Research is continuing on the use of wheat in drinks production in Ireland.
Sinéad Morris of the South East Technological University addressed farmers ahead of the Irish Grain Growers (IGG) group’s AGM on Monday 23 January.
The university has been working with distilleries across Ireland to examine the use of alternative grains in Irish whiskey production.
From a production point of view, Sinéad commented that distilleries can change relatively easily from maize to wheat. However, the bigger problem is that the taste of the final product would change.
In other words, consumers who have gotten used to the taste of a drink produced from maize would get a shock when they go to the bottle in a few years’ time if there was a switch in grains.
For example, Sinéad noted that wheat has some apple notes and a drier taste, whereas rye has a spice flavour.
“The big thing that it’s going to come down to is the flavour,” she commented, adding that the industry has been very positive and supportive of the research being carried out.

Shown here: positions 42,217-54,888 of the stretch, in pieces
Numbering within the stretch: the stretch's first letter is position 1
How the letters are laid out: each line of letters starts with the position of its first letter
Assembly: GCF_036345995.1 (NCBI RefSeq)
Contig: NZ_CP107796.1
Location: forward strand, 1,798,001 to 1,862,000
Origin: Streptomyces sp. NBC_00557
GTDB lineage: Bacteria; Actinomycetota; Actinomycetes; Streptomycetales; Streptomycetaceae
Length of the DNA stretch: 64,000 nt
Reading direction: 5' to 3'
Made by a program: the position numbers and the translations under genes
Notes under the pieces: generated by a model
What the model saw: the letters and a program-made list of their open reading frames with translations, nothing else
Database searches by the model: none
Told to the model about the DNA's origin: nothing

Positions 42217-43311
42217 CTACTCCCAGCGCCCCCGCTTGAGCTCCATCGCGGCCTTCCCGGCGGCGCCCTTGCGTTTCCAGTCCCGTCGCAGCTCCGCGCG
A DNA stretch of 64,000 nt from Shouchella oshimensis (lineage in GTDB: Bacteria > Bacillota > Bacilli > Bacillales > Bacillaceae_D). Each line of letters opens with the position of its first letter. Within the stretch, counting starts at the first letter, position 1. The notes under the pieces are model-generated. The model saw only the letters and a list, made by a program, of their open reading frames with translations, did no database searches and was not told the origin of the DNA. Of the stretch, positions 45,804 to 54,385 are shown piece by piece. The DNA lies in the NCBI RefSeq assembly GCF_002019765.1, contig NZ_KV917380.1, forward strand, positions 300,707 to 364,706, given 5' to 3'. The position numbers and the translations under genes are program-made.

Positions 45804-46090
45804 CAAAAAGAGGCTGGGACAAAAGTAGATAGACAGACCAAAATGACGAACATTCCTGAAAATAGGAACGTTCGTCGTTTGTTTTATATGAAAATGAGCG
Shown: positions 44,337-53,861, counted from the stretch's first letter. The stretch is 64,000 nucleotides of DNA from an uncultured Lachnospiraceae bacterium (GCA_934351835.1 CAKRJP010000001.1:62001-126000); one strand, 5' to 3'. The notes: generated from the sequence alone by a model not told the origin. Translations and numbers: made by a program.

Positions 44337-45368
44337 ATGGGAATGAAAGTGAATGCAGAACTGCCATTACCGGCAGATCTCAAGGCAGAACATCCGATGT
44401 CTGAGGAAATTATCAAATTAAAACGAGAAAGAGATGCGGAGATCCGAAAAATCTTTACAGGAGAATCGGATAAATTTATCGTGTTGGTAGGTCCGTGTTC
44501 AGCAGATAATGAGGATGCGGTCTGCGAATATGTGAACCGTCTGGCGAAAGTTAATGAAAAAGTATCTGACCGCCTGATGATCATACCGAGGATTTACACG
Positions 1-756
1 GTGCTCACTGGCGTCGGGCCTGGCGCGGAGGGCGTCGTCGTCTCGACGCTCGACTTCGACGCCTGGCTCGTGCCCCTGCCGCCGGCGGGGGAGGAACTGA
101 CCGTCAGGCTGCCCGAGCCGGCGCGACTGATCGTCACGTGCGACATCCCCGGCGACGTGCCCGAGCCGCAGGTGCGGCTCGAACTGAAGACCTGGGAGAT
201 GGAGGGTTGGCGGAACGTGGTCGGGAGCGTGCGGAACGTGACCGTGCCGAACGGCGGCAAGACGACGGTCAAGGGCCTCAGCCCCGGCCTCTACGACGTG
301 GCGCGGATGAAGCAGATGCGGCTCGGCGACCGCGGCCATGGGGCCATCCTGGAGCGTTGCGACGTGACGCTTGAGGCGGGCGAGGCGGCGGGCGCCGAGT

They’re definitely comparable and showing promise
She commented that distilleries have been shocked by the high alcohol yields achieved from wheat, when compared with maize.
The researcher showed figures from a number of wheat varieties, which ranged in yield from just under 400kg of alcohol per tonne of grain to just over 500kg of alcohol per tonne of grain.
“They’re definitely comparable and showing promise,” she added.
Sinéad showed data from 2020 and 2022, noting another year’s data has to be added on and explained that the optimum protein levels for wheat to get the maximum alcohol yield is 9% to 11%.
Looking at nitrogen rates, she noted that 200kg of nitrogen/ha gave the highest alcohol yield and was the nitrogen optimum rate for alcohol yield.
Head of research at Teagasc Ewen Mullins told the attendance that there is now a malting hub at Teagasc Oak Park.
Equipment has been purchased and Lisa Ryan, who previously worked with Royal Oak Distillery, will head up the malting hub at the sector and this should add greatly to research into malting in this country.